Keilah Powers shows off a box of candy June 14 on her farm near Mauston, Wisconsin. Keilah milks 32 cows in partnership with her brother, Bill, and manages her family’s candy business. 
PHOTO BY ABBY WIEDMEYER
Keilah Powers shows off a box of candy June 14 on her farm near Mauston, Wisconsin. Keilah milks 32 cows in partnership with her brother, Bill, and manages her family’s candy business. PHOTO BY ABBY WIEDMEYER
MAUSTON, Wis. – When Keilah Powers finishes farm chores in the mornings, she switches hats and heads to her aunt Dee’s candy shop, where she manages the business in between milking cows.
“I love that I get to make something I’m proud of both at the farm and at the shop,” Keilah said.
Keilah is in a partnership with her brother, Bill, on the family dairy. The siblings milk 32 cows and have a herd of 30 beef cows at her family’s farm in Juneau County near Mauston.  
Keilah begins her days by milking at 6 a.m. Her father, Steve, helps care for the youngstock while Keilah milks. Bill gets to the farm around 7:30 a.m. after getting his four kids where they need to go for the day.
“He’s great,” said Keilah of her brother. “He’s always had his beef cows, and I prefer my dairy cows. He takes care of anything that needs doing around here while I’m at the shop.”
The candy business, Powers Candies, started as an antique shop in 1972 in Wisconsin Dells, where the siblings’ aunt and uncle, Dee and Kieran Powers, sold antiques and wool in the summer. The gentleman they rented the store from suggested putting candy in the store and selling fudge.
“Uncle Kieran never turned down an opportunity to try something new,” Keilah said.  “Plus, he had four daughters at home who he thought needed an occupation to stay out of trouble, so he thought this was a good idea.”
Kieran and Dee found a fudge recipe in a church cookbook that they liked and started making fudge. When that went well, they expanded into making other candies. After almost a decade of renting a store and working through the summers, Dee retired from 40 years of teaching and moved the candy business to her converted garage, where it became a year-round venture.
“It worked out in the end,” Keilah said. “This year will be the shop’s 50th anniversary.”
Keilah began working in the candy shop when she was 15 years old. When Dee’s health started to decline, Keilah took over more responsibility, and now, she manages every aspect of the business along with her cousin, Mary Louise.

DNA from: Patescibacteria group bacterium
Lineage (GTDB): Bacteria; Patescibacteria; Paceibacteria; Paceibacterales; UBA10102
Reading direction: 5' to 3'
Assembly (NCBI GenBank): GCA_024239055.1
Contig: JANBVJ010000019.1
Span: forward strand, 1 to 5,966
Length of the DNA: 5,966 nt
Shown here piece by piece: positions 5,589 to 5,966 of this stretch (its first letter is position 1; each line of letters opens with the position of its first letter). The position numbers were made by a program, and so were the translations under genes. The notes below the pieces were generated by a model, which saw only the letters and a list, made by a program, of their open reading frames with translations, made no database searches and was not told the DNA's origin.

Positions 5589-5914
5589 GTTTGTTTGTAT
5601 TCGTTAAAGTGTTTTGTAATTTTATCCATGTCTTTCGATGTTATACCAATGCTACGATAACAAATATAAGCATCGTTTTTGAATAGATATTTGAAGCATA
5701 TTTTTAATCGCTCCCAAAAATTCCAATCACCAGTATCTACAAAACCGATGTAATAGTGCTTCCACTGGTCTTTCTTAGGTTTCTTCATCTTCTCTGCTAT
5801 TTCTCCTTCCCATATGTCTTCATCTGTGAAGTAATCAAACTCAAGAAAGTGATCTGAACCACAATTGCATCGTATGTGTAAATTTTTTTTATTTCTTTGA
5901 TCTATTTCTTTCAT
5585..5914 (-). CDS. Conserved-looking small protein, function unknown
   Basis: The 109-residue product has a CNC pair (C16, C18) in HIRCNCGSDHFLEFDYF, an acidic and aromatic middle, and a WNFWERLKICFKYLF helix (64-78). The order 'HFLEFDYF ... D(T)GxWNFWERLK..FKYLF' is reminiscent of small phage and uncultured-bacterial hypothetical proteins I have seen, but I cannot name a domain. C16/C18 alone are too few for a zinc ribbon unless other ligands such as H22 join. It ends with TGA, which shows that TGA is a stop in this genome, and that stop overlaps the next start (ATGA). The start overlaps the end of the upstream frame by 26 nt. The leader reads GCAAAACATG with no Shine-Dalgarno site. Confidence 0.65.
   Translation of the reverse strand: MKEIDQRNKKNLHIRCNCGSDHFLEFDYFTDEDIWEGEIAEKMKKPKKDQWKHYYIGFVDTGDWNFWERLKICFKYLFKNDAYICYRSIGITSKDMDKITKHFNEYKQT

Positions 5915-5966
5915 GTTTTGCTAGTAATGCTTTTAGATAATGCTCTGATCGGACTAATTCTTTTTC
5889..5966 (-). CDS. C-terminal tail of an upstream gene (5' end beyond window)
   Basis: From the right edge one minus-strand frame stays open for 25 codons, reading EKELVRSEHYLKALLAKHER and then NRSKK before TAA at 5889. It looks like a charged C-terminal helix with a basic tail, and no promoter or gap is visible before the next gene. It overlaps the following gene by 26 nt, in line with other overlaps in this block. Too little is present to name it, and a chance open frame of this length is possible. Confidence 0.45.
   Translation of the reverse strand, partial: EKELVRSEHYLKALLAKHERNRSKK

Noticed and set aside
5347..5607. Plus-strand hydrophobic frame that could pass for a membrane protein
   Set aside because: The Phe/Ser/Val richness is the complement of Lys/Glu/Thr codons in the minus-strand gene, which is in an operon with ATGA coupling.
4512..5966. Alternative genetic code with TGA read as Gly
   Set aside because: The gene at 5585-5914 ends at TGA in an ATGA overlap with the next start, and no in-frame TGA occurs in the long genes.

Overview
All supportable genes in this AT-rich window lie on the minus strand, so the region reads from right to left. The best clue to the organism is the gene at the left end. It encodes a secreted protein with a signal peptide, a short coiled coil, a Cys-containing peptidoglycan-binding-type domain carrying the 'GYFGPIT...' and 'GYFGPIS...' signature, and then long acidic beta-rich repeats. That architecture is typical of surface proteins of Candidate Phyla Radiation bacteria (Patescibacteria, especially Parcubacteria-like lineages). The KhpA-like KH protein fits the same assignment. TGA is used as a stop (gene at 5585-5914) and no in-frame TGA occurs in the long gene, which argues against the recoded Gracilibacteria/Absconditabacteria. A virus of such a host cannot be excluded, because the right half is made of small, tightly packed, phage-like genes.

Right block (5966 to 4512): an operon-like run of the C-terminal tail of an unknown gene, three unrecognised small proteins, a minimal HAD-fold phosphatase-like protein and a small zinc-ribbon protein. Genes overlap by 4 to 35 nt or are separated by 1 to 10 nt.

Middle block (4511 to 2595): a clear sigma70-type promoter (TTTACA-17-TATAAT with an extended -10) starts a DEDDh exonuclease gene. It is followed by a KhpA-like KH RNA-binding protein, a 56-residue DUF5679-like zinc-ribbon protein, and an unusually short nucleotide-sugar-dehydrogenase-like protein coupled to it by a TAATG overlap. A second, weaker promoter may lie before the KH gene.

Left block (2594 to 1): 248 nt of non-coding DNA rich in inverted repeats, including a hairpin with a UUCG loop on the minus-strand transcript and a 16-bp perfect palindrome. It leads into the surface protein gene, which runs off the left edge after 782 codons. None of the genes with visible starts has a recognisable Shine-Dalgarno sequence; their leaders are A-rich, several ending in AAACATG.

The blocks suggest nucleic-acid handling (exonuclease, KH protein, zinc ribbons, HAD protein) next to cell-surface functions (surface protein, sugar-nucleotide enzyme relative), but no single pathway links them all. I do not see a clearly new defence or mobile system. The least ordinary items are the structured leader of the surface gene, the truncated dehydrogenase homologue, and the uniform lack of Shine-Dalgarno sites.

“The only thing I cannot do alone is make fudge,” Keilah said. “It’s a lot of fun, but it’s a two-person job.”
A 20-pound batch of fudge takes about 40 minutes to make from start to finish. It begins in a 3-4 gallon electric kettle that works similar to a bulk tank. The fudge ingredients – evaporated milk, caramel, butter and sugar – are added to the kettle and set to a temperature while an agitator stirs the contents. Then it heats up to 238 degrees and is dumped onto a steel table with steel bars on the side that hold the contents into a square. Unsweetened chocolate is added along with marshmallow cream. Depending on the variety of fudge, additional ingredients like nuts or mint are added as the fudge is flipped over and over until it sets up. It is then put into boards that make it look like a bread loaf. After about three minutes, the mold is broken down and a chunk of fudge is the result.
“Everything is done by hand,” Keilah said. “It’s all made fresh, and we don’t use any preservatives.”
Since the business operates out of Dee’s garage, store hours are minimal, and a majority of business is pre-orders. The candies are stocked in some stores around the Mauston area. The busiest time of year is the holiday season from Nov. 1 through Dec. 31.
“One year, … we sold over 2,000 pounds of candy in those eight weeks,” Keilah said. “I work at the shop seven days a week during that time. Fortunately, Bill is here and handles all the barn chores so I can just milk and leave.”
The dairy cows and the beef herd are all rotationally grazed. The farm is home to around 100 acres of pasture. The dairy herd is fed a portion of grain in the barn every day. Through the winter months, they are fed triticale, silage and small squares of hay.
The beef herd is strictly grass fed. Previously, the calves were sold at weaning, but Bill is fattening out his own cattle this year in an effort to begin direct marketing beef from the farm.
“We already sell produce from the garden and eggs from our chickens,” Keilah said. “Our plan is to put a shed down by the garden and put a freezer in there to direct market our beef.”
The shed will also serve as a spot for Keilah to work on accounting for the candy business.
The produce and egg sales are currently made possible with help from the siblings’ mother, Jane.
“Honestly, if it wasn’t for my mom, we probably wouldn’t make anything at all,” Keilah said. “I pick everything and get it ready to go in bags, but she’s here to handle anybody who stops in.”
The siblings hope to offer the first beef for sale this fall. Until then, it will be life as usual balancing cows and candy.
“I love this farm and this candy shop,” Keilah said. “I’m proud to be part of both of these families’ legacies.”